Anangu Knowledge, Uluru Seasons
The traditional people in the region encompassing Yulara, Uluru (Ayers Rock) and Kata Tjuta (The Olgas), are known as ‘Anangu’. Their presence in the area dates back as far as 30,000 years, with some evidence to suggest even longer.
Knowing which fruits and foods are available at different times of the year, is the basis of the 5 Anangu Seasons, or Uluru Seasons.
Thanks to Parks Australia for information to the benefit of all visitors.
The five Anangu seasons
Piriyakutu/piriya piriya (August to September)
Piriya is the name of the warm, steady wind that arrives from the north and west at this time of year.
Warmer weather brings the park’s many reptiles out of hibernation. Animals start to breed, and food plants (including the honey grevillea) begin to flower, fruit and seed. This is also a good time to hunt kangaroo.
Mai wiyaringkupai/kuli (around December)
The hottest part of the year. This season brings storm clouds and lightning, but little rain.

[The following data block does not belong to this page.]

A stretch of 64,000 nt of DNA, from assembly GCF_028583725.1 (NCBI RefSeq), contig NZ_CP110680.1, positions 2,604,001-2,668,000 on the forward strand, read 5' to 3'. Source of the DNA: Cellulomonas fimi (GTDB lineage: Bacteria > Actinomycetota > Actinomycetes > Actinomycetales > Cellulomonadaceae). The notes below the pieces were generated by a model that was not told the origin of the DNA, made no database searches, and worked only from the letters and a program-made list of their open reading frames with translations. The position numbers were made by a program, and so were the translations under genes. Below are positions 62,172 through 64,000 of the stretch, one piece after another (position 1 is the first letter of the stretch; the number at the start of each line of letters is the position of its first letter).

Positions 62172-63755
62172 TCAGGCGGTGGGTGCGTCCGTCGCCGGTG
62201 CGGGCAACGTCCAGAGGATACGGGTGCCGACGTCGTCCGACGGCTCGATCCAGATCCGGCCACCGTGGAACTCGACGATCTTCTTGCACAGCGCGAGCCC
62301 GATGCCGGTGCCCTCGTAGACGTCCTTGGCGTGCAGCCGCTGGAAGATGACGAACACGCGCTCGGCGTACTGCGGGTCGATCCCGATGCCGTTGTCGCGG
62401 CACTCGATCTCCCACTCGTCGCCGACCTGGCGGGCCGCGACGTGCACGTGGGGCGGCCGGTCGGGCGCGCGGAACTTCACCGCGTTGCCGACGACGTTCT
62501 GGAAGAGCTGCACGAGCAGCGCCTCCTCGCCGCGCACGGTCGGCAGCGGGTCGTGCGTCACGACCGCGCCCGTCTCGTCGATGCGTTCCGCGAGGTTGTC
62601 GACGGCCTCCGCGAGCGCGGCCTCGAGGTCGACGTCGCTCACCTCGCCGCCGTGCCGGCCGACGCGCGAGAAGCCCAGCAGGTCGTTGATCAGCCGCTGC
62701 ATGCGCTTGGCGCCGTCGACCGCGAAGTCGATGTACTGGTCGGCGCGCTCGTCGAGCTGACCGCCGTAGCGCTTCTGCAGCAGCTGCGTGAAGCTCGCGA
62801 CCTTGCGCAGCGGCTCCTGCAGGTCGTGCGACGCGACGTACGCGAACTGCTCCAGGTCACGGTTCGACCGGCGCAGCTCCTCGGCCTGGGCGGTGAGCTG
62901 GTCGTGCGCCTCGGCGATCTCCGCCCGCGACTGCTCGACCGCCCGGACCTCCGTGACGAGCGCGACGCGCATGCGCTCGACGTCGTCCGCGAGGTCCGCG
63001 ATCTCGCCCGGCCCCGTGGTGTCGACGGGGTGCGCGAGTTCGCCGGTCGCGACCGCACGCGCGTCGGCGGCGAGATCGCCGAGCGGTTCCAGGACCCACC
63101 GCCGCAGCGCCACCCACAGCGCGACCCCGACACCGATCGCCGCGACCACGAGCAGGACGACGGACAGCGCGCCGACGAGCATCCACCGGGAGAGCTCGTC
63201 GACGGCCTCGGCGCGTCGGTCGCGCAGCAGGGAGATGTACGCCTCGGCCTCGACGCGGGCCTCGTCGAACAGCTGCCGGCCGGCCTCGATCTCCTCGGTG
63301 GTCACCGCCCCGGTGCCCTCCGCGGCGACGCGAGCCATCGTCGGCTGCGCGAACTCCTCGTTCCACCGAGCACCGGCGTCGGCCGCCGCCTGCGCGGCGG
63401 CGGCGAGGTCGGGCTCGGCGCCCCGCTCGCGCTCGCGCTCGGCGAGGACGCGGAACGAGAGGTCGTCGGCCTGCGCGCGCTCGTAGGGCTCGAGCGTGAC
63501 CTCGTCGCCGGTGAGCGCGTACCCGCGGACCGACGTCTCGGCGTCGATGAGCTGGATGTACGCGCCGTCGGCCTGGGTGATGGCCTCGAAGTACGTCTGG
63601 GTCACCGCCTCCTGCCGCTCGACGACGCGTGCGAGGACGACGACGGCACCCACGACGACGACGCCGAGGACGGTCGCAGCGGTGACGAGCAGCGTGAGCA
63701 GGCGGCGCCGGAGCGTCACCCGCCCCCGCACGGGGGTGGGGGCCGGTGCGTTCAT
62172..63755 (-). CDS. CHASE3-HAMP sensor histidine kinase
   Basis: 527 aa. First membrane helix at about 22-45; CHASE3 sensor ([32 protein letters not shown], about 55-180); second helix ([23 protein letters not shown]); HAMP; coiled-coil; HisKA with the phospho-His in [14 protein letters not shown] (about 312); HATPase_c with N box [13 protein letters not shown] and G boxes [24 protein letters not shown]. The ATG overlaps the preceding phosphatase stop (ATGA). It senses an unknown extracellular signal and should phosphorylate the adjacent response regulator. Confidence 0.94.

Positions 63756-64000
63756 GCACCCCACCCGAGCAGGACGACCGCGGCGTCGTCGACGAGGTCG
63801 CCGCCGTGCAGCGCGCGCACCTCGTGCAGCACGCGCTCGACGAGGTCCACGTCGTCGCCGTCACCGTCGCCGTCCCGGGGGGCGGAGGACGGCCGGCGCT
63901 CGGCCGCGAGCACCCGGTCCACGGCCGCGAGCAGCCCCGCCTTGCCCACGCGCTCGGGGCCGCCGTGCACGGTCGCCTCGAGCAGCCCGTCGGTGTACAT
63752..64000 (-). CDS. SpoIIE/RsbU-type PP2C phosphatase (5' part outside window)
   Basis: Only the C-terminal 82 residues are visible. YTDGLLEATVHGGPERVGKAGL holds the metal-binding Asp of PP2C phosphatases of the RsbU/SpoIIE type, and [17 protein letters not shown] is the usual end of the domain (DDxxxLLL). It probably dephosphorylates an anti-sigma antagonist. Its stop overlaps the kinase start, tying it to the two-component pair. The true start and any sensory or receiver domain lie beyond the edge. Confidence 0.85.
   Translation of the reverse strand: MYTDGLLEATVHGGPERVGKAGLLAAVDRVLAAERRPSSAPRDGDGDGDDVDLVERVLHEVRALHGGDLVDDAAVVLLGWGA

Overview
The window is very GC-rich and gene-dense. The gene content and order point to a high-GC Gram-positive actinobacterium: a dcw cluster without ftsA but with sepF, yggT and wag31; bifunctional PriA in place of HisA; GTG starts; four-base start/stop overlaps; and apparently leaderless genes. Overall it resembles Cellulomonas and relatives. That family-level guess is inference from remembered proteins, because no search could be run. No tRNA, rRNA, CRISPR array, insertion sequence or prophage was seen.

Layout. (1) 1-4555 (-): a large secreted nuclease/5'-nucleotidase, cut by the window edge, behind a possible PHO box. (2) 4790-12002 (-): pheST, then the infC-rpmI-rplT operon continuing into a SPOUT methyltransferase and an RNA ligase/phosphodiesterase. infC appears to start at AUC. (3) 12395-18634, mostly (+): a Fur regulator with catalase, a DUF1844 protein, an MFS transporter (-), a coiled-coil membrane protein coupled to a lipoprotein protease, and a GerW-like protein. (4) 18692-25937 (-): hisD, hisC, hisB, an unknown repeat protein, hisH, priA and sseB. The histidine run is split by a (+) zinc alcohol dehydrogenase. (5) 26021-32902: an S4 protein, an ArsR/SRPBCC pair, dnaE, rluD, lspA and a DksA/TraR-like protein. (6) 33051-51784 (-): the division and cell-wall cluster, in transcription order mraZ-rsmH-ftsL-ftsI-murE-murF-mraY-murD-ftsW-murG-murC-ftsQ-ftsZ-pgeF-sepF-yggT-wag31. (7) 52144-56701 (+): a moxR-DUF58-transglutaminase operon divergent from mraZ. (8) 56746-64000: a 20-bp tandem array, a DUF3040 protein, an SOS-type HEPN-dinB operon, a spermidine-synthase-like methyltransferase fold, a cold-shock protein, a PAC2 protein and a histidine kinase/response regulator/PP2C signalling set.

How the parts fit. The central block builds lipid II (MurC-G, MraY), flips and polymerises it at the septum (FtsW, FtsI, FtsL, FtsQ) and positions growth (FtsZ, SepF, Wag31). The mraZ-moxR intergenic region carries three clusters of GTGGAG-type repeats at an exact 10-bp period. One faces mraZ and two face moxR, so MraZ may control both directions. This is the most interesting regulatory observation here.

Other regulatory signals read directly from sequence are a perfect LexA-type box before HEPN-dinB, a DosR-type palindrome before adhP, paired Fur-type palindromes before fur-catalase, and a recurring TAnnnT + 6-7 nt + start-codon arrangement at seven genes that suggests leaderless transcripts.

There is not much food around at this time, and lightning strikes can start fires.
Itjanu/inuntji (January to March)
Puffy clouds appear on the western horizon and quickly move east to cover the sky, bringing rain with them.
Storms can come in from other directions, whipping up winds and sending the temperature down.
Many food plants flower during this season, and good rains produce plenty of fruit and seed.
Wanitjunkupai (April to May)
The cold weather creeps back over Uluru. Clouds come from the south and sit low on the hills for most of the day, but don’t produce much rain.
The park’s reptiles begin hibernating for the winter ahead.
Wari (late May to July)
This is the cold time, when there is nyinnga (frost) and kulyar-kulyarpa (mist or dew) every morning but little rain.
The frosts cure the grasses, drying and preserving them. This dry fuel feeds the fires that can ignite in early summer.
source: Parks Australia